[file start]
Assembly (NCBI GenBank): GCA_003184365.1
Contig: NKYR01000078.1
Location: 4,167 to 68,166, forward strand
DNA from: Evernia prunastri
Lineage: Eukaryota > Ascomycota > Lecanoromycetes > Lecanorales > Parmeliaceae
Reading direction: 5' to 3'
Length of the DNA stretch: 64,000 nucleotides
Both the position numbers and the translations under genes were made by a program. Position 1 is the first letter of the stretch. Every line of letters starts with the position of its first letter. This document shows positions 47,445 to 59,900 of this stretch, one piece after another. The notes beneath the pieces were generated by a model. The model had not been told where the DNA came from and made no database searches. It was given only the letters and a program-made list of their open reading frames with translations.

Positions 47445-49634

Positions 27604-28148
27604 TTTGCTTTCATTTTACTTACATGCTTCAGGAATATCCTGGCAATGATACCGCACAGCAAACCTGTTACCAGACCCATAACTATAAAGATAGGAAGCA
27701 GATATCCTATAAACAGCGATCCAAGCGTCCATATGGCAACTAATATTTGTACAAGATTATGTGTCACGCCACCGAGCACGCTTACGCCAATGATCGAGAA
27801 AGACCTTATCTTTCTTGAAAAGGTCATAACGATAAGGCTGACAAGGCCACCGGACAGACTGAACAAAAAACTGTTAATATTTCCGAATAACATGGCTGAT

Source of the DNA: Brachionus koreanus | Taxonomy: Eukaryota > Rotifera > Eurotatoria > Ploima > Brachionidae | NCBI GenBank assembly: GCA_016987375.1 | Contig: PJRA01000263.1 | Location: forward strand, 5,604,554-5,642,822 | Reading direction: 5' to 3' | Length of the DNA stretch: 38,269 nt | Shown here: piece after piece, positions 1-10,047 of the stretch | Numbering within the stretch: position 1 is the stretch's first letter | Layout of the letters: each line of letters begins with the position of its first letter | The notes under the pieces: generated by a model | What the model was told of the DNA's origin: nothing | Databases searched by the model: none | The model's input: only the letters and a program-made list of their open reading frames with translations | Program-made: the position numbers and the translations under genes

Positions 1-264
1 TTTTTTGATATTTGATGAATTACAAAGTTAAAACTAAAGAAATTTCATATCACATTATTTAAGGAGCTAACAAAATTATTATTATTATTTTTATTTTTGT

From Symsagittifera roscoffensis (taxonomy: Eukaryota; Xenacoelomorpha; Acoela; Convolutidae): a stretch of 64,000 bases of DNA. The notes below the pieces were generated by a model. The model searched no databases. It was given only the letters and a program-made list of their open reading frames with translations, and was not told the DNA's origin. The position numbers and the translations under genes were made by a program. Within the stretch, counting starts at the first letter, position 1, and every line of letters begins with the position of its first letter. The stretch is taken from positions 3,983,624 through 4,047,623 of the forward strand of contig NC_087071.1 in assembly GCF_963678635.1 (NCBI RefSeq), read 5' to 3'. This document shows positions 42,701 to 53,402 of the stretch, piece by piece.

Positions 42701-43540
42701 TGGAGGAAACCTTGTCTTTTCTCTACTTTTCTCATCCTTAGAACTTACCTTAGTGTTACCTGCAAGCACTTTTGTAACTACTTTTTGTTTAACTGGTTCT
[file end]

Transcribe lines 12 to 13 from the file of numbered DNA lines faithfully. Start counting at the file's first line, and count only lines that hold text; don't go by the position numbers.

27701 GATATCCTATAAACAGCGATCCAAGCGTCCATATGGCAACTAATATTTGTACAAGATTATGTGTCACGCCACCGAGCACGCTTACGCCAATGATCGAGAA
27801 AGACCTTATCTTTCTTGAAAAGGTCATAACGATAAGGCTGACAAGGCCACCGGACAGACTGAACAAAAAACTGTTAATATTTCCGAATAACATGGCTGAT